In this study, we use a state-of-the-art global weather/climate modeling system with high resolution to investigate the influence of AMOC on extreme winter weather. Located at the upwind direction of the North Atlantic, mean winter temperatures over the U.S. are thought to be less influenced by the AMOC compared with the downwind European side (Fig. 5a and Supplementary Fig. 3b). From a concise energy balance point of view without involving much advanced atmospheric dynamics, we show here that AMOC can modulate daily temperature extremes more efficiently over the U.S. (Fig. 5e). The AMOC shutdown and reduced northward heat transport in the Atlantic are capable of exciting more extremely cold weather over the U.S. during winter. This amplified response at the tail of the temperature distribution could be several times larger than that of the mean (Fig. 5f).

This sensitivity of extreme weather over land interior to deep ocean circulation seems surprising but is nevertheless a robust response required by Bjerknes compensation. Due to the north–south orientation of the mountain series over North America (Fig. 2), the Arctic outbreak during winter can push frigid polar air mass from Canada all the way southward to the Gulf of Mexico. We find that this channel of intense atmospheric heat exchange becomes even more active after the shutdown of AMOC, thereby intensifying extreme cold events over the U.S. In other words, an active AMOC in the present-day climate likely makes the U.S. winter less harsh and extreme.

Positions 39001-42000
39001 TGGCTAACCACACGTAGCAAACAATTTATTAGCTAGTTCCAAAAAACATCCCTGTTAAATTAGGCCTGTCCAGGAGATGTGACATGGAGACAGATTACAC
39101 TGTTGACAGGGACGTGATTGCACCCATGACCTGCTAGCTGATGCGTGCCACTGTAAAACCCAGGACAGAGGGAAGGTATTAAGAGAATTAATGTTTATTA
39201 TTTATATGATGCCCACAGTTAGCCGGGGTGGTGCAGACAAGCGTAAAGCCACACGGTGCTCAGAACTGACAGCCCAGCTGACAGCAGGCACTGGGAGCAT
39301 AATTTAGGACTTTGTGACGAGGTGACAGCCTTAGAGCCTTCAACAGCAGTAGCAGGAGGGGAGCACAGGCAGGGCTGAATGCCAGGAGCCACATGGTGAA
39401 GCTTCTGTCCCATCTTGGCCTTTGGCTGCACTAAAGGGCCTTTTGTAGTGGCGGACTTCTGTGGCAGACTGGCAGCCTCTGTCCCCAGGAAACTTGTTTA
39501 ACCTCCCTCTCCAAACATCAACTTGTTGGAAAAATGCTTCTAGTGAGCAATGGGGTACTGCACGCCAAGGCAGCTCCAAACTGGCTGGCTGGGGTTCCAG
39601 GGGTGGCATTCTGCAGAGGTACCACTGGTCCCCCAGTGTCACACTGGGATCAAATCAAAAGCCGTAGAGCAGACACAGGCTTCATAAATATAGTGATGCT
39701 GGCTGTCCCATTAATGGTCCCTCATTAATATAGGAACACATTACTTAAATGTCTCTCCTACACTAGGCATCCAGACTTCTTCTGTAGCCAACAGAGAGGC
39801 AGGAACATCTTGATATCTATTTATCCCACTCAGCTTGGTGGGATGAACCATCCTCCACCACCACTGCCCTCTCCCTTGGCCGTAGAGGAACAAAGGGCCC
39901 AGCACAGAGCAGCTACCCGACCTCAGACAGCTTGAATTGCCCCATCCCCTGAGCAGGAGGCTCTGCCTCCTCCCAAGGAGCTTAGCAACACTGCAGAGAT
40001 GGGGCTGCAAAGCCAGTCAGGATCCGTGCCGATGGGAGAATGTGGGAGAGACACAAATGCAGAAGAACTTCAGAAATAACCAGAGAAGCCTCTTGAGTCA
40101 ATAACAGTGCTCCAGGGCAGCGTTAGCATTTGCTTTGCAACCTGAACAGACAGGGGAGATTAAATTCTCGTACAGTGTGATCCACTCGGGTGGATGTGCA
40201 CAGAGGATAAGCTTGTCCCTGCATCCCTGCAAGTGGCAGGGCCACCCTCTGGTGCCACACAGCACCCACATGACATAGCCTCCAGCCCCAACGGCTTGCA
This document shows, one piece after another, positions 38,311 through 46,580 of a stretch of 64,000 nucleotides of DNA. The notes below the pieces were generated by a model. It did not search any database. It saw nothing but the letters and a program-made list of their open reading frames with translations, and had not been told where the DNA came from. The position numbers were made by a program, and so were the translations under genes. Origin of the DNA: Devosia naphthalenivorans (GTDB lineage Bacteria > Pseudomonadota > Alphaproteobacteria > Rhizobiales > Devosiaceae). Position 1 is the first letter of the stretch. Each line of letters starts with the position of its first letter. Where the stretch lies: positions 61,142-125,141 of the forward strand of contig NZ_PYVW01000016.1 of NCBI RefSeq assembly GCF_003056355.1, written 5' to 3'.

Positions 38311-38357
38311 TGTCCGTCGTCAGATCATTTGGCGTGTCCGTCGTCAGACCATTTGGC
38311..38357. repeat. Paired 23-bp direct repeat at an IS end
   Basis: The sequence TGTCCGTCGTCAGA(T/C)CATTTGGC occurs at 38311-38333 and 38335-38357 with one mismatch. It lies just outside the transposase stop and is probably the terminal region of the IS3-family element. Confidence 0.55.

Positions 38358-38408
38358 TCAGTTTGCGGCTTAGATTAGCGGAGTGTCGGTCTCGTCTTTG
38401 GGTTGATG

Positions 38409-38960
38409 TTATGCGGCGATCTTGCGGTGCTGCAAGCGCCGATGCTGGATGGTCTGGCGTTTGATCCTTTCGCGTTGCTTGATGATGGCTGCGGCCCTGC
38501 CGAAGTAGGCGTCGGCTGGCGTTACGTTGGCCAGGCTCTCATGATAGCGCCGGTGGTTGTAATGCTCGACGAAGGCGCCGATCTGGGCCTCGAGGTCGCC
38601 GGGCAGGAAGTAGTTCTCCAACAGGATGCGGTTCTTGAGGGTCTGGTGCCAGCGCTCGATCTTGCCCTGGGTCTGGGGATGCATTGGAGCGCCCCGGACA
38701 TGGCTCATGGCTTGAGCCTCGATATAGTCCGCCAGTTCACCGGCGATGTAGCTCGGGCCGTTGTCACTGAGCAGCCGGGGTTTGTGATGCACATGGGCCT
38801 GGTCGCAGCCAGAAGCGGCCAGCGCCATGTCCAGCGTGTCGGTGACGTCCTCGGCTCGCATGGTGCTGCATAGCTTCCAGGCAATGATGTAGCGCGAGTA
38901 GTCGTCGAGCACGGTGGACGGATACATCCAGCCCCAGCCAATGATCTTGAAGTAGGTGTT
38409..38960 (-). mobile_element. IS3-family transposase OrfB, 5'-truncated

According to some of recent observational studies, the AMOC has weakened during the past century43. In particular, the northward heat transport at 26°N in the North Atlantic reduced by 0.17 PW and from 1.32 PW during 2004–2008 down to 1.15 PW during 2009–2016, as a result of a recent AMOC slowdown event31. This reduction in ocean heat transport influenced the northern atmosphere through heat flux anomalies at the ocean surface. The magnitude of this reduction represents a sizeable fraction of that induced by the AMOC shutdown in the CM4C192 simulations (Fig. 1).